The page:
In the embodiment in FIG. 4 c, the amplified and rectified signal is first routed through a threshold value detector element SD before the information whose values have been discretized in this manner is stored in an integrator ES. This means that the influence of the noise on the event memory content of the event memory ES which is in the form of an integrator can largely be suppressed.

FIG. 5 shows a fifth embodiment, in which the event is not stored in the sensor cell SZ. The amplifier output signal is connected directly to an ADC which, following activation by the “select” line, outputs its measured value to the digital output or evaluation line.

FIGS. 6 a and 6 b show sixth embodiments, in which neither neural events are stored nor sensor cells SZ to be read are selected. In the embodiment shown in FIG. 6 a, the current output of a transconductance amplifier TKV is connected directly to the corresponding column line serving as evaluation line. The current output signal from the amplifier TKV is added on the column line (“analog out”) to the current output signals from all other connected sensor cells. At the edge of the sensor cell array, it is thus possible to tap off the summed current signal, which is all of the individual signals or amplifier output signals from the sensor cells overlaid.

The noise power from the n sensor cells connected to the column line adds up, so that the current noise for the entire column is obtained on the basis of Inoise, column=Inoise,Column=√{square root over (n)}Inoise,Cell. By contrast, the neural signals from an active network are heavily correlated, which means that the signal or evaluation current on the column line in the extreme case (full overlaying of the signals) assumes the value Isignal,column=nIsignal,cell.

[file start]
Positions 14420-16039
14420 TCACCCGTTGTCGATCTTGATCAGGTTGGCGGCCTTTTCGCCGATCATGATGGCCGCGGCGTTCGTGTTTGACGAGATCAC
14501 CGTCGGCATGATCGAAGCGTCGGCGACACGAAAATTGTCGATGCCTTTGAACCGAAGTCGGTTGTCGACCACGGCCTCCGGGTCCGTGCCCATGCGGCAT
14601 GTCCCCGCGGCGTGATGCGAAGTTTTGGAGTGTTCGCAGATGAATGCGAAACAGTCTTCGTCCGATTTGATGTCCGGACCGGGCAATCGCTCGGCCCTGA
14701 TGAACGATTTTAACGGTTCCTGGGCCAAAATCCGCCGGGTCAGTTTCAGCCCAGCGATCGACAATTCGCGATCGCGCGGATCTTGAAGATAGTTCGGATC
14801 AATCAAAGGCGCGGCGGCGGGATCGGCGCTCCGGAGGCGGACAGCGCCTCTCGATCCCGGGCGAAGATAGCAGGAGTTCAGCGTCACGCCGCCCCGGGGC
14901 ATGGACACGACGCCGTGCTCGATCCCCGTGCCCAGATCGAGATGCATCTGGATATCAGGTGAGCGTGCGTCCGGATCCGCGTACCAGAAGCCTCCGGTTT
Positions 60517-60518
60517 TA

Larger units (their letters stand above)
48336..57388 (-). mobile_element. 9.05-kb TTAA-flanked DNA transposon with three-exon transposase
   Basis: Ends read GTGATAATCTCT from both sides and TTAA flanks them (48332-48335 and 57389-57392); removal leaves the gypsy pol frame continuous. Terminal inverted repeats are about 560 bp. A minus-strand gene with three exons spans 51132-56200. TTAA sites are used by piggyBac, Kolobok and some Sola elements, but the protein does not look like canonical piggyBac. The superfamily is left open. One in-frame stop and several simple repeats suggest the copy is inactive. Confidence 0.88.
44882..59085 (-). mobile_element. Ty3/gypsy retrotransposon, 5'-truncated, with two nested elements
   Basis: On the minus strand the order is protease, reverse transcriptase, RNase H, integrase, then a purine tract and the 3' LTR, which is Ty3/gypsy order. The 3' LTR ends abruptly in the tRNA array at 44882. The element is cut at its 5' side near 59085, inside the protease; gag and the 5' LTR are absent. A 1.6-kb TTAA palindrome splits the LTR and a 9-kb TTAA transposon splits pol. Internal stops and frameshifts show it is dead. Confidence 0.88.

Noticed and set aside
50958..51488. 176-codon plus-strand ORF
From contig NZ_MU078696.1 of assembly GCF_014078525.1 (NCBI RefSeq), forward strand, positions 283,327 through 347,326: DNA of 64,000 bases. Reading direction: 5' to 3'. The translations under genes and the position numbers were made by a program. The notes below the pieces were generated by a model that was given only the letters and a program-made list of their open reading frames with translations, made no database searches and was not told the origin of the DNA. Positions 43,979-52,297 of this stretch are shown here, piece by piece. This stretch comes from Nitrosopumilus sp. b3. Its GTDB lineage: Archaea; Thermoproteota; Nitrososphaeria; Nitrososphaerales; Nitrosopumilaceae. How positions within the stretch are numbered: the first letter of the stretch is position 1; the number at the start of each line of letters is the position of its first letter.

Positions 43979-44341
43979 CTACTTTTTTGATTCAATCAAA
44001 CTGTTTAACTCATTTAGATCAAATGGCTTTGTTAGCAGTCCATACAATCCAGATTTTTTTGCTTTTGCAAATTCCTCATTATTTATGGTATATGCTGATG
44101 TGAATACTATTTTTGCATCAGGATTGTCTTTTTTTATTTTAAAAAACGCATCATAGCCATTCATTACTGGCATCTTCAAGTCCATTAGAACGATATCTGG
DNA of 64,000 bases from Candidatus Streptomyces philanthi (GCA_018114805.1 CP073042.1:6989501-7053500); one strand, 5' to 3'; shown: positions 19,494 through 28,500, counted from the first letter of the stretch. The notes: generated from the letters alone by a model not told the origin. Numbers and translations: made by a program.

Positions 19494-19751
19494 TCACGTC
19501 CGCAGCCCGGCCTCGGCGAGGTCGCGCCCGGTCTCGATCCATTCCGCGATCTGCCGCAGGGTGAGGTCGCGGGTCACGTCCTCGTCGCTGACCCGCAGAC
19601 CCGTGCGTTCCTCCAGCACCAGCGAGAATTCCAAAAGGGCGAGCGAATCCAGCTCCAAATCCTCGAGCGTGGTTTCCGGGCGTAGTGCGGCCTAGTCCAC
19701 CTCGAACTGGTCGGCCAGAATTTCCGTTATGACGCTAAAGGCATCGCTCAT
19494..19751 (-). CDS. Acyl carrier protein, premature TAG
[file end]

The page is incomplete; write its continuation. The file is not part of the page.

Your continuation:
In the embodiment shown in FIG. 6 b, the transconductance amplifier TKV has a threshold value detector element SD connected downstream whose threshold value can preferably be set externally using a “threshold” line. The threshold value detector element SD makes it possible to discriminate between the noise signal and a neural event, provided that the signal-to-noise ratio is sufficient and the threshold value is set appropriately. The output signal from the threshold value detector element actuates a reference current source IREF which is connected to the output or evaluation line (“analog out”). In quite general terms, it is possible for any circuit block which serves to improve the signal-to-noise ratio or to isolate the useful signal from the noise signal to be provided between the amplifier output VA and the output line “analog out”.

FIG. 8 shows a voltage amplifier which is made exclusively of PMOS transistors. This is advantageous particularly with respect to the greatest possible degree of miniaturization for the sensor cells SZ, since the simultaneous use of NMOS and PMOS transistors in a cell results in an increased area requirement on account of the well implantation which is then necessary. The amplifier circuit shown here comprises three stages, each of the stages having a fixed voltage gain which has been set using the (width/length) W/L ratios of the transistors. If, by way of example, the transistor M1 has a W/L ratio of 10:1 and transistor M2 has a W/L ratio of 1:10, then the gain of the first stage is approximately 10. If the other two substages of the amplifier also have this W/L ratio, then a gain factor of approximately 1000 is obtained for the whole circuit. The switching transistor M7 in connection with the capacitor C is used for setting the operating point of the amplifier. When the transistor M7 is on, a voltage becomes established at the input node of the amplifier (between C and gate of M1) and ensures that the amplifier at the output is not overdriven and hits the operating voltage limits. During operation, M7 is turned off, which means that the voltage stored on the capacitive input node in the calibration cycle is maintained and the amplifier is thus operated at the optimum operating point.